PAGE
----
SIKH, a play by Bipinbihārī Nandī, published in Bengali in 1909, traces the consolidation of the Sikhs as Khālsā under Gurū Gobind Siṅgh. Written in long patches of descriptive dialogue, in blank verse, often running to over 15 to 20 lines at a stretch, the book is divided into six scenes with five major characters of historical significance, including Gurū Tegh Bahādur, Gurū Gobind Siṅgh and Emperor Auraṅgzīb. It opens with Auraṅgzīb discussing with one of his trusted generals plans of operations against the Sikhs charging, in absentia, Gurū Tegh Bahādur with waging war against the State. The second scene witnesses Gurū Tegh Bahādur brought to Delhi under custody. Gurū Gobind Siṅgh appears in the third scene vowed to end the tyrannical Mughal rule. The creation of the Khālsā is interpreted as a call for all self-respecting and righteous persons to come under one banner to fight bigotry and injustice. Gurū Gobind Siṅgh's resounding victories led Auraṅgzīb's successor Bahādur Shāh to make overtures of peace. The last scene presents the Emperor as a devotee of the Gurū. He is on his death bed, but has been able to draft a plan of long term settlement with the Sikhs.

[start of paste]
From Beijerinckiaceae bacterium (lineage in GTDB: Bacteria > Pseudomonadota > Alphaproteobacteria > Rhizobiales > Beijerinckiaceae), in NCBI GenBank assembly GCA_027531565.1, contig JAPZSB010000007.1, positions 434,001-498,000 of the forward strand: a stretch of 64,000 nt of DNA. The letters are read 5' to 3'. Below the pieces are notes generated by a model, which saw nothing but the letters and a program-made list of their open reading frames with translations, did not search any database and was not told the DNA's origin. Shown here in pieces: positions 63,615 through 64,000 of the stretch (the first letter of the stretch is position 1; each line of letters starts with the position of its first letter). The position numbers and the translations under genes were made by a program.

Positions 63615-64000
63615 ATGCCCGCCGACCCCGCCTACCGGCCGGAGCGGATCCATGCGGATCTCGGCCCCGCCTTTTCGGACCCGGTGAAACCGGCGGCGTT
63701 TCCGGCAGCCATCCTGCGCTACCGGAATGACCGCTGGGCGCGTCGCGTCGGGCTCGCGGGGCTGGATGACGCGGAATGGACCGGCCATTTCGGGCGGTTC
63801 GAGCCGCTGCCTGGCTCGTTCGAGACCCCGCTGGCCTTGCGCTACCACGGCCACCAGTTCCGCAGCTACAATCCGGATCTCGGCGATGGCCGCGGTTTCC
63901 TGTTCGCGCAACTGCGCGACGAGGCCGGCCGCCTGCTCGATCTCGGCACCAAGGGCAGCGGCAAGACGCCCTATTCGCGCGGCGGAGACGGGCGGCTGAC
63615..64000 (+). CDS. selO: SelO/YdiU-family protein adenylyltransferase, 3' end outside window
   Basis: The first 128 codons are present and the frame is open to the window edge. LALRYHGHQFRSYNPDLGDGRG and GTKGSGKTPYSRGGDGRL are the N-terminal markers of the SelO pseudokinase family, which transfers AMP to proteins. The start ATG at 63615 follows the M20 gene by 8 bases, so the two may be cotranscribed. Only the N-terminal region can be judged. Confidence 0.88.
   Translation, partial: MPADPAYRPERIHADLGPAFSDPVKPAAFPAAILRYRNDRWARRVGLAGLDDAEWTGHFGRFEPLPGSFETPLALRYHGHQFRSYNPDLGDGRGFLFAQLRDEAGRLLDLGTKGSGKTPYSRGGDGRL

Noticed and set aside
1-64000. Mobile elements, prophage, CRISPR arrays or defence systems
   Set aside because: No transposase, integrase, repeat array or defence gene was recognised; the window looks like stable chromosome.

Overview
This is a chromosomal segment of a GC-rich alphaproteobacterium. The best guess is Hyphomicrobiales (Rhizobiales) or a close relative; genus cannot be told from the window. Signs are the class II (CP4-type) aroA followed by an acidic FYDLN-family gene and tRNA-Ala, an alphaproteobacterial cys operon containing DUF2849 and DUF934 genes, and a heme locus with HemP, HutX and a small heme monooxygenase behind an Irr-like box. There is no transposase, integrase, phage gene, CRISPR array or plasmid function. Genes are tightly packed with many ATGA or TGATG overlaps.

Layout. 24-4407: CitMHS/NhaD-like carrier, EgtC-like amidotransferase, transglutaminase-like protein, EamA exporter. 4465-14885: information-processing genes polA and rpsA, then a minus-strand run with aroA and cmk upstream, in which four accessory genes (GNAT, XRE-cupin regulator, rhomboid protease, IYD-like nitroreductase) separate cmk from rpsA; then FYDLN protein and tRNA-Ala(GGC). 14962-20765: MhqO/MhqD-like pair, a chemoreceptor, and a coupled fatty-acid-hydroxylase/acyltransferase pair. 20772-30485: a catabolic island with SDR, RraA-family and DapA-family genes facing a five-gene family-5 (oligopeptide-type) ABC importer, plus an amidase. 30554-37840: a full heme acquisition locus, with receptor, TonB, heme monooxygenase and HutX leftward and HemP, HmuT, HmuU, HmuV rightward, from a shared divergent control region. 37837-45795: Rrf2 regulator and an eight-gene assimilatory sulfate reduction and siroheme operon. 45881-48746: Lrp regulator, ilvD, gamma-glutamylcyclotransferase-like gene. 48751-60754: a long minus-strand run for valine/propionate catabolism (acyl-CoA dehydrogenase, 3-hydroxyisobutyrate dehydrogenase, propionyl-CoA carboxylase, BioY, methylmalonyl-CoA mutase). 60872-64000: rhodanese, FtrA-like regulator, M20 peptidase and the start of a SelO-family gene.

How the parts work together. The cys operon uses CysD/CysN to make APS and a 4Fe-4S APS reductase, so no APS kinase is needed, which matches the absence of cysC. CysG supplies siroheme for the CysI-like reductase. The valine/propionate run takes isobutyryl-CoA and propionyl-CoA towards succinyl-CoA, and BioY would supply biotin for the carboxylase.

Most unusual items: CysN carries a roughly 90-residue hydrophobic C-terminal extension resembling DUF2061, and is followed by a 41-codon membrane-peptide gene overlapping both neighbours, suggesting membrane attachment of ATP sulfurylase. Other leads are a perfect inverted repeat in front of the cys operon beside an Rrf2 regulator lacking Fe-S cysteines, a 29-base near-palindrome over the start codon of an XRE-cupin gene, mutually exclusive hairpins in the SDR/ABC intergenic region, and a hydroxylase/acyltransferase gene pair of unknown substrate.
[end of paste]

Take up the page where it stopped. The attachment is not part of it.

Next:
The book projects Gurū Gobind Siṅgh as the symbol of India's unity and honour. Those were the years when many Bengali intellectuals and writers were trying to build up a militant front against the colonial rule of the British. They drew inspiration from the life of Gurū Gobind Siṅgh. The book, however, suffers from grave inaccuracies of fact and interpretation.